QA: The Benefit of Reeling Silk in Bagua

A little while back, we published a short video tutorial on Reeling Silk exercise in Bagua Zhang. We just received a nice comment on it from Lyn, plus a couple of questions…

Q: Very interesting little video. The informal style of it made it easy to watch–& a disappointment when it ended! I always tend to enjoy (and find useful) little asides such as comments that the circle-size isn’t too prescriptive.

One question–what’s the main benefit of reeling silk, and must it be done exclusively whilst circle-walking?

A: Interesting question – and fundamental, but not necessarily difficult.

Let’s go back to the nature of Chinese martial arts which, indubitably, is one of naturalness. We may start with artificial punches but our fervent hope is to make them more natural. Well, there are lots of aspects of naturalism — one of the key aspects being rotation. You know, plants don’t come out of the ground in a straight line; things in the world aren’t actually straight.

So, what we’re trying to do is get our movements ultimately and, essentially, true and correct. That also means, as Taoist principles would say, that the forms and the ideas are picked from nature. Reeling silk movement is a natural movement; it could be you pulling a plant out of the ground, you could be turning the doorknob, it’s all over the place. In fact, if we examine it, we see that linear movement is the fake. There is no such thing as purely linear movement. That Wing Chun punch in front of the nose may look straight, but if you examine more closely, the elbows actually spiral as it happens.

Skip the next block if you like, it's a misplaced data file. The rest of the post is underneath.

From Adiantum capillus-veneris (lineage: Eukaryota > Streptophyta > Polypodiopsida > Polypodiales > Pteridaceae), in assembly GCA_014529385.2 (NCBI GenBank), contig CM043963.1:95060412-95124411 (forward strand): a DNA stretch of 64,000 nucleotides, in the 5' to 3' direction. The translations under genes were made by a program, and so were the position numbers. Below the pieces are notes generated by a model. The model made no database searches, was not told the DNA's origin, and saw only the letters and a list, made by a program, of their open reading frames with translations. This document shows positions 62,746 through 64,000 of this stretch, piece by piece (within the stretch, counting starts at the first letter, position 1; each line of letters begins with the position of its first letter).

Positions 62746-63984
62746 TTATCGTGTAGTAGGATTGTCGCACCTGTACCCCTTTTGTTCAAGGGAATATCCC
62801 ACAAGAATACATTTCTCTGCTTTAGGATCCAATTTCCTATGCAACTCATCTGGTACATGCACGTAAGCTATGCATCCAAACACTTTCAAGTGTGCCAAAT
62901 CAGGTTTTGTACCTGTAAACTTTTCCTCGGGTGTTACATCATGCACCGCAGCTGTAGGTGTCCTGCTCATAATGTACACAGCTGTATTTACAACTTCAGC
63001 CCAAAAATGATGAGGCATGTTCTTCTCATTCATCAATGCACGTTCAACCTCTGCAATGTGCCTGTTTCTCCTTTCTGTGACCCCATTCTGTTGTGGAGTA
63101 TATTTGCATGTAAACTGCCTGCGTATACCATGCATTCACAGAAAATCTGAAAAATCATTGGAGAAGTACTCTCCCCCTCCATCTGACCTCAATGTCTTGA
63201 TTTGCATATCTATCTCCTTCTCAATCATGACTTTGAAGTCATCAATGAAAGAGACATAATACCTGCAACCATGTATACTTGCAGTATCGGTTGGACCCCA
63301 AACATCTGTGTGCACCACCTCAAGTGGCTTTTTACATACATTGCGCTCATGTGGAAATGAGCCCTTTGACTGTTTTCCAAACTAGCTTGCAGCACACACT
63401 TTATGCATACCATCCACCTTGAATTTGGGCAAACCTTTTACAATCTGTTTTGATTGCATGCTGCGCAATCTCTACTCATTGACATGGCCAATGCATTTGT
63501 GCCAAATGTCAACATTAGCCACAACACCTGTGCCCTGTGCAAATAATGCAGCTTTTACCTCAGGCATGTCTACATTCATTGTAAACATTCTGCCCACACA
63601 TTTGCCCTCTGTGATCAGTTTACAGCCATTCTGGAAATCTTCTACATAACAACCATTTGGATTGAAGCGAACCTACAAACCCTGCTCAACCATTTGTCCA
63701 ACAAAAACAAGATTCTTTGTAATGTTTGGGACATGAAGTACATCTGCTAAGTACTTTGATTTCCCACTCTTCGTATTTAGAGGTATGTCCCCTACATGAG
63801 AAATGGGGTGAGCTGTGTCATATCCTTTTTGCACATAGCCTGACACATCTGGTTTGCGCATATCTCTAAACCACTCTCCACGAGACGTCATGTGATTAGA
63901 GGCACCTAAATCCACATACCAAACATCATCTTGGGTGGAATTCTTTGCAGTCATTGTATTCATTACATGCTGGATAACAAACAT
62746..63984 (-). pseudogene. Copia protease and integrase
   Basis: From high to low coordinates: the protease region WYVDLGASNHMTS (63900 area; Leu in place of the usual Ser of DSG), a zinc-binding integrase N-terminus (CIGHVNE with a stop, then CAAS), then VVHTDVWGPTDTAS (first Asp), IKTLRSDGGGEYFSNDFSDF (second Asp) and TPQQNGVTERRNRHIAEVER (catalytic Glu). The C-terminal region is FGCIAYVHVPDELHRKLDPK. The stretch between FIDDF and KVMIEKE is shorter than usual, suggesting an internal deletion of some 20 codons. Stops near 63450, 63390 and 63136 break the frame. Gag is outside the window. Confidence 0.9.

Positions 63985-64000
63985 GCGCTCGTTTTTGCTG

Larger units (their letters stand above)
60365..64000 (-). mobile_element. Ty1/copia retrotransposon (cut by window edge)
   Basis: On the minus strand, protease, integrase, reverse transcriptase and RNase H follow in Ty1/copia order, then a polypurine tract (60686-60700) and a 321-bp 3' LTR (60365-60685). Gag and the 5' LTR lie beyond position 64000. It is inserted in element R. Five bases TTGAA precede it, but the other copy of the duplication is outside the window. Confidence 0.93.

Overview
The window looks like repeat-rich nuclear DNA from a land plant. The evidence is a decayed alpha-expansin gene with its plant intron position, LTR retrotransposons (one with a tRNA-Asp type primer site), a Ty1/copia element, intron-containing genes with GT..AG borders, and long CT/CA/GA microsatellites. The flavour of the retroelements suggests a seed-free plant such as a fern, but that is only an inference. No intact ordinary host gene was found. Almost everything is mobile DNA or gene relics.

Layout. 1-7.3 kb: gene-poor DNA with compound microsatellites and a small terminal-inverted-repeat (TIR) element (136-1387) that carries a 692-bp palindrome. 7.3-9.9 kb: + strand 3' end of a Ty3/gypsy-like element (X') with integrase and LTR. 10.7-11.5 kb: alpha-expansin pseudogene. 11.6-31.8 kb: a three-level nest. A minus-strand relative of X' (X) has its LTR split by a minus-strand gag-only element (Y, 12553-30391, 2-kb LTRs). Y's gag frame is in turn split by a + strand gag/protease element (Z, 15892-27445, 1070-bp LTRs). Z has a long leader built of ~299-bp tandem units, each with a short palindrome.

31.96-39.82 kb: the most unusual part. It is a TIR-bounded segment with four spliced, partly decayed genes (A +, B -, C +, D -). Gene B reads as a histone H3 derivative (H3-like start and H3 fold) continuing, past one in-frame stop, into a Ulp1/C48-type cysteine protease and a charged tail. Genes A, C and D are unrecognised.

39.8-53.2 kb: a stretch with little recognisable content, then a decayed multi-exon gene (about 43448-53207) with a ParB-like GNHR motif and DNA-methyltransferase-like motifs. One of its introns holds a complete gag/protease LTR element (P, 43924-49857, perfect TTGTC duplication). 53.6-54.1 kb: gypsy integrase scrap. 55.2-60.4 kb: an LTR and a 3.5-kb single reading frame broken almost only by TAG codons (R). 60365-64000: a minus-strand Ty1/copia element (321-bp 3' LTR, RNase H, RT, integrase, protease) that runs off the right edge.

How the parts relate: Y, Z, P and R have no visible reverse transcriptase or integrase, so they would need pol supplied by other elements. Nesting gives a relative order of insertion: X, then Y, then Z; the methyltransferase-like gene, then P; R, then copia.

To address purpose from this angle is simple, because there are almost no good martial arts moves of any style that are linear compared to circular. Circularity exists in every style, even Japanese styles. As some of my friends from Shotokan would tell me, “We have this, too; they just don’t say it.”

So, we find Reeling Silk energy everywhere. From the scientific aspect, historically, Chinese used pattern identification, and that’s what we have here. Rotation is one of the key patterns — and not just of martial arts moves. Look at the turn of the Big Dipper, for instance. That’s why Tai chi was originally called polestar boxing; it was the idea of “Look, this is everywhere.”

Well, where does that leave us? Using Reeling Silk energy while walking the circle is not mandatory. In fact, I tell my students at the beginning, “Don’t get into that. Just walk a circle for a couple of minutes.” But once you’ve walked that circle a few hundred times, my answer changes. Then, it’s like asking “Should I do weightlifting without the weights?” That’s why you’re there, and that’s why you’re making a circle. What else rotates your entire body? This is a complete body rotation; that means multiple and opposed rotations.

 

Watching my new kittens, I see that when they wrestle (that’s several times a day), neither of them do any motion that isn’t rotational.

 

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2 Responses to “QA: The Benefit of Reeling Silk in Bagua”

  1. Herb Rich says:

    As a devotee of both CMA and cats, you had me at “watching my new kittens.”

  2. Plum Staff says:

    Well, not that it’s needed, but CMA gives us a good excuse to watch them constantly: everything from wrestling play to spine flexibility to the incomparable ‘stillness-to-motion’ pounce. True teachers, as well as true joy.